While chomping my facebook stream today, I found this article that had an analysis of the 50 best cities of the USA, with metrics on why each city is in this list. Metrics used for the ranking included aspects like population, household income, crime rate, quality of education etc.
Immediately, I found this lacking in one key aspect: I could not find a tabular representation of all this data! So what did I do? I did what any decent hacker would do: I mined out the data, and created a spreadsheet
I was starting to fool around with Qt just when Qt v4.5 was released.
The first thing to do obviously was to download the source tarball and build it. But the first ./configure command resulted in “Qt will not be built with xshape support”, which was obviously a let-down. To make things worse, when I ignored this message and went on with “make”, the compilation failed with some compilation errors.
So I googled around, and found this:
To solve this problem, install the xorg-dev package.
This is for ubuntu/debian systems. For other distributions, the same may be available under a different package name. I don\’t really know.
And oh, I was reading this online book yesterday, and maybe it will be a great help for people to get started with – Qt 4: Introduction to Design Patterns in C++ with Qt 4
Hope this piece-o-text is a lifesaver for many a baffled Qt starters.
I recently noticed a little bug in firefox (I don’t know where this belongs, in “xulrunner” or in firefox code itself), and I dutifully report it here:
My friend built an extension for firefox, and I noticed that the timepicker control (in xul) does not display the AM/PM select, neither does it provide a 24 hour clock. (only on Ubuntu).
I live in India, and so it just shows IST instead of AM/PM (see screenshot)
This problem occurs only on Ubuntu (I have not tried other distros). The same firefox extension was displaying AM/PM correctly in Firefox when running on Windows Vista.
The same problem occurred with the datepicker control: it was displaying an arbitrary “October” between the Day number and Month number. (This too, only on ubuntu).
I have reported the bug at bugzilla: https://bugzilla.mozilla.org/show_bug.cgi?id=479069
I wonder why this is hapenning.
Most server side languages have inbuilt capabillity of reading GET variables passed via the URL.
- You need to find out what the server did/will do on recipt of a particular URL (usually the one on which you currently are)
- You are building a dynamic AJAX based website, and you are making dynamically loaded content linkable using # in the URL (example: http://jrharshath.com/blog#Article?articleid=12345).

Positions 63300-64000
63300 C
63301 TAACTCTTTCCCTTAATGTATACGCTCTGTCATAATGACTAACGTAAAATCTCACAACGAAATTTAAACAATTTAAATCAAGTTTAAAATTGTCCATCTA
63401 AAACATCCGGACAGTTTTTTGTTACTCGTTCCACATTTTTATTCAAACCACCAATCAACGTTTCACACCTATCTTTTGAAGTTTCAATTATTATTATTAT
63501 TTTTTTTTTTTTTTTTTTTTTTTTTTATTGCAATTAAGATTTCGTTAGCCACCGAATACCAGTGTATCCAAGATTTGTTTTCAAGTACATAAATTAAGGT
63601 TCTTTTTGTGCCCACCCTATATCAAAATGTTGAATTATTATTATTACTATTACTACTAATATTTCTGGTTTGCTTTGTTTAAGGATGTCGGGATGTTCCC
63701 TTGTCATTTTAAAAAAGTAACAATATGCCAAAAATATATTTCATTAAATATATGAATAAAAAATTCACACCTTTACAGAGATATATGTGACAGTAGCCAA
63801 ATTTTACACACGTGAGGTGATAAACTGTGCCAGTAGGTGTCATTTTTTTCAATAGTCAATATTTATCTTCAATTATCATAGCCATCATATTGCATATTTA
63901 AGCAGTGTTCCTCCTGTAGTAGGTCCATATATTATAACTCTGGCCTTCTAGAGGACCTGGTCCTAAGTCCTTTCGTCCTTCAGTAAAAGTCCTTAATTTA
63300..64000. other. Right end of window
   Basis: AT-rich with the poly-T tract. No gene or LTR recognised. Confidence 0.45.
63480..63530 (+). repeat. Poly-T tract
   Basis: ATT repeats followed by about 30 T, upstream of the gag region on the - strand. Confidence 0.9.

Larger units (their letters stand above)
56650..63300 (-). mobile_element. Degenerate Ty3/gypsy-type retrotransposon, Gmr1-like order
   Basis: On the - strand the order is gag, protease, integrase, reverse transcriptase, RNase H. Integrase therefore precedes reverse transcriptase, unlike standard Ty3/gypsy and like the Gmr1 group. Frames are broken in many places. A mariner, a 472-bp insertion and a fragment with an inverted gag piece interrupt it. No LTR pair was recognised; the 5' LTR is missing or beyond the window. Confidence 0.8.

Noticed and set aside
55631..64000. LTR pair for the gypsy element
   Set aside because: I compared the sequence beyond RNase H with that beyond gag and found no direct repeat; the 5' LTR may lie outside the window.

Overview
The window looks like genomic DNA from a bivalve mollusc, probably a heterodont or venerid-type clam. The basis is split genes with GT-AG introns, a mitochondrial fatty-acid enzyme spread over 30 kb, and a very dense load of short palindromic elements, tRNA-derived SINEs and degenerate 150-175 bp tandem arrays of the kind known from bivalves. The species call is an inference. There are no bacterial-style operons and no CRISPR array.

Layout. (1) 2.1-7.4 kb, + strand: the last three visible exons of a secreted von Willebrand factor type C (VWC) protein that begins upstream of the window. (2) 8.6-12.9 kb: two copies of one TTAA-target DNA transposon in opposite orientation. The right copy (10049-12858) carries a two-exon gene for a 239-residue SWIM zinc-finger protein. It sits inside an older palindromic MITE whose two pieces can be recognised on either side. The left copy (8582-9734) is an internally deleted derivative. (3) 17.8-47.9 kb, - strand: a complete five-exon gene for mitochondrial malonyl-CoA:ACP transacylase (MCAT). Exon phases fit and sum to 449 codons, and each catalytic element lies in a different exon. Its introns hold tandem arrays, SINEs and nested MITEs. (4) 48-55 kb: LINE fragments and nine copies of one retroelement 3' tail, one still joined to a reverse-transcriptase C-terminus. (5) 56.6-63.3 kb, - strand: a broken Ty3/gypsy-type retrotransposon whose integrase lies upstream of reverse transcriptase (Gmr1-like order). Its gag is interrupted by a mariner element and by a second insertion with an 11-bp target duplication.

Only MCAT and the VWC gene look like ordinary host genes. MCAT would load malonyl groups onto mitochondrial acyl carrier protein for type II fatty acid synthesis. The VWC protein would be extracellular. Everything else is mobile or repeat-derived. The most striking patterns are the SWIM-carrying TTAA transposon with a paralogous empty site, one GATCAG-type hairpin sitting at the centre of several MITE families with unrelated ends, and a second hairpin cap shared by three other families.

I am currently building an AJAX based application on jswaf and it faces second problem, so I wrote a script for this express purpose: to parse URL like strings into BaseURL and key-value paired parameters.
The code is free to borrow. Just provide credits if you do, and drop me a line if you like it, or would like to learn how to use it.
Update: If you enjoy Karaoke, you might want to try http://thesimsonstage.ea.com/. I tried it out once, and simply loved it.
Last week I searched the internet for a way to “make” karaoke – strip out the vocals from my songs.
This way, I get songs without the vocals – only instrumentals – so I can sing along instead of the real singer. Turns out this is called karaoke
So, my hunt led me to two things:
This is a software that can be installed with a simple “sudo apt-get install pykaraoke“. But, this somehow did not do what it is supposed to do.
So I figured out a new way to do this (after a LOT of googling).
Mplayer, your friend (#yay)
So here’s a DIY for how-to-make-your-own-karaoke:
1. Install the required software
You need mplayer and lame encoder. Installation is pretty simple: sudo apt-get install mplayer lame shntool
2. Remove the vocals from the song
Here’s how to do that: mplayer -ao pcm:file=<output file> -af karaoke <input file (song)>
This command will (try to) strip the vocals from the input song (audio, video, whatever) and will dump the output as “PCM Wav” encoded audio. Relax, this just means that the output song is NOT in mp3 format. And its size is huge.
3. Convert the wav output to mp3
Here’s how: lame -V2 <input wav file> <output mp3 file>
Make sure that there are no spaces in the file names during this “lame” operation. (I don’t know what happens if there are).
So far, so good.
And here’s the catch: not all songs respond equally well to this “procedure”. Some pointers:
- This procedure is meant to “attenuate” the voice, not remove it, like, completely. (#ref: http://www.linuxjournal.com/article/9787)
- Songs with male voice repond better than ones with female voice.
- Sometimes, drum beats are also badly attenuated along with the vocals. In any case, the “boom” of the beat gets killed.
So much for being a killjoy. But all said and done, I still use this method. It works on some songs, and it doesn’t on others.
Q: So what do you do if this method doesn’t work?
A: Search for a better method, and if you find it, post it in here!